Q: How long should a car battery last?
That’s an excellent question, but a difficult one to answer. “I’ve seen batteries in desert climates fail in two years, and I’ve seen a battery that was 10 years old and still working fine,” says Matthew Manke, AAA’s supervisor of emergency road service training. “A variety of factors affect a battery’s performance and lifespan.”
In the old days, a battery’s primary function was to start the engine. But now that cars have become loaded to their rooftops with vast numbers of electronic doodads, the battery also has to work hard to keep all this stuff functioning.
Even when the engine isn’t running and the alternator isn’t charging the battery, it must keep things like the radio presets and the security alarm operational. And many new cars come with a fuel-saving start-stop feature that causes the engine to automatically turn off and restart perhaps dozens of times during a single trip, relying on the battery each time.
Fortunately, batteries have improved since the days when they needed periodic topping-off with distilled water. Today, a battery is typically “maintenance-free”—sealed and meant to retain its electrolyte solution for its lifetime. And now there’s an alternative to the traditional lead-acid battery. AGM (absorbed glass mat) batteries are coming as original equipment on many new cars. They’re generally more robust, although they’re also more costly.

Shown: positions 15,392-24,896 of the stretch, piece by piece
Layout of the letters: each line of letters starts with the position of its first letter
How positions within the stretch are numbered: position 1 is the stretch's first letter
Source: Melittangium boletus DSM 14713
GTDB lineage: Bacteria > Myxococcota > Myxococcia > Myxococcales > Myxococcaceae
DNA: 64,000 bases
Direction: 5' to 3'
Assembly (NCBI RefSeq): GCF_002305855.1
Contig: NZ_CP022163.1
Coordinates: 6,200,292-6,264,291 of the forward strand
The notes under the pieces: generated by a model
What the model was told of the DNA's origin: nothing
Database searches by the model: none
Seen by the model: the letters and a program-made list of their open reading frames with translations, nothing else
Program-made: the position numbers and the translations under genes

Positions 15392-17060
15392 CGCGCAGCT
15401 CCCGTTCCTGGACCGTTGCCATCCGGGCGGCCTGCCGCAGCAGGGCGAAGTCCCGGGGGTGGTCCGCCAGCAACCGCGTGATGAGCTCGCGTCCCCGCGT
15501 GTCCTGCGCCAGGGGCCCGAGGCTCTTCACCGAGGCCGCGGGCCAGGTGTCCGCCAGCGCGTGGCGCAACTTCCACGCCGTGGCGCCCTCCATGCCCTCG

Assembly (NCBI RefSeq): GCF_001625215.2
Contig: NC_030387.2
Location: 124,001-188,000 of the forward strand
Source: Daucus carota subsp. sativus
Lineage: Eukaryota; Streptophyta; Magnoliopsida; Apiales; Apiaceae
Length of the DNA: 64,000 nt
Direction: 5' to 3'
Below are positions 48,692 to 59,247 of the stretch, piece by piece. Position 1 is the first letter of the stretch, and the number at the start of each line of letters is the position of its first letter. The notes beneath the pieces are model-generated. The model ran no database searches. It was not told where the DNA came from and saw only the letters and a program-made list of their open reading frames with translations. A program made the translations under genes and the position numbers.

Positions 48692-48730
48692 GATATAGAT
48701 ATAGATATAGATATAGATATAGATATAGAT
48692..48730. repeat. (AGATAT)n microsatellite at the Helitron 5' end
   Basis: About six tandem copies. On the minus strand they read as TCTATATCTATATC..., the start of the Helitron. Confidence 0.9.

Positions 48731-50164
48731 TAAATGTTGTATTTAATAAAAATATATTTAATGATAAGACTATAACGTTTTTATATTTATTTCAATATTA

A car battery must be kept well charged. Not only will this ensure that the car starts when you need it to, but the battery will have a longer life span. Following are some things that can cause excessive drain and shorten battery life.
A malfunction (a stuck fuel-pump relay, for example) or an electronic device, such as a cell phone, left plugged into an “always on” power receptacle overnight.
Undercharging from, say, a faulty alternator or too many short trips that don’t give the alternator time to recharge the battery.
Summer heat of 100-plus degrees, which increases a battery’s internal discharge. Extreme cold also negatively affects battery chemistry.
A battery will slowly drain and eventually die during a long period of inactivity. If you drive your car infrequently, a “battery tender” that monitors the state of charge and recharges the battery when necessary is a good investment, says Manke. They’re available from various retailers, auto-parts stores, and online.
If your car’s battery is three to four years old, have it professionally tested. If it can no longer hold a proper charge, be sure to buy a replacement battery that’s the correct fit and matches or exceeds the cold-cranking amps and reserve-capacity ratings of the original.
Think twice before installing the replacement yourself, because disconnecting the battery without providing an alternative power source can create havoc in modern cars. The absence of battery-supplied voltage erases the memories of modules that control the transmission, antilock brakes, and other components. If you disconnect the old battery, your vehicle might need diagnostic scanning and reprogramming.
And beware of jump-starting a car that has a dead battery. “Electronic systems on modern vehicles are at risk of damage from electrical surges and voltage spikes, and jump-starting adds to the risk,” says John Latner, AC Delco technical training manager. It’s much better to have a professional handle such matters. One option for members: The AAA Battery Service can come to your car, diagnose the problem, and, if necessary, install a new battery.
Photo (top): Art Directors & TRIP / Alamy Stock Photo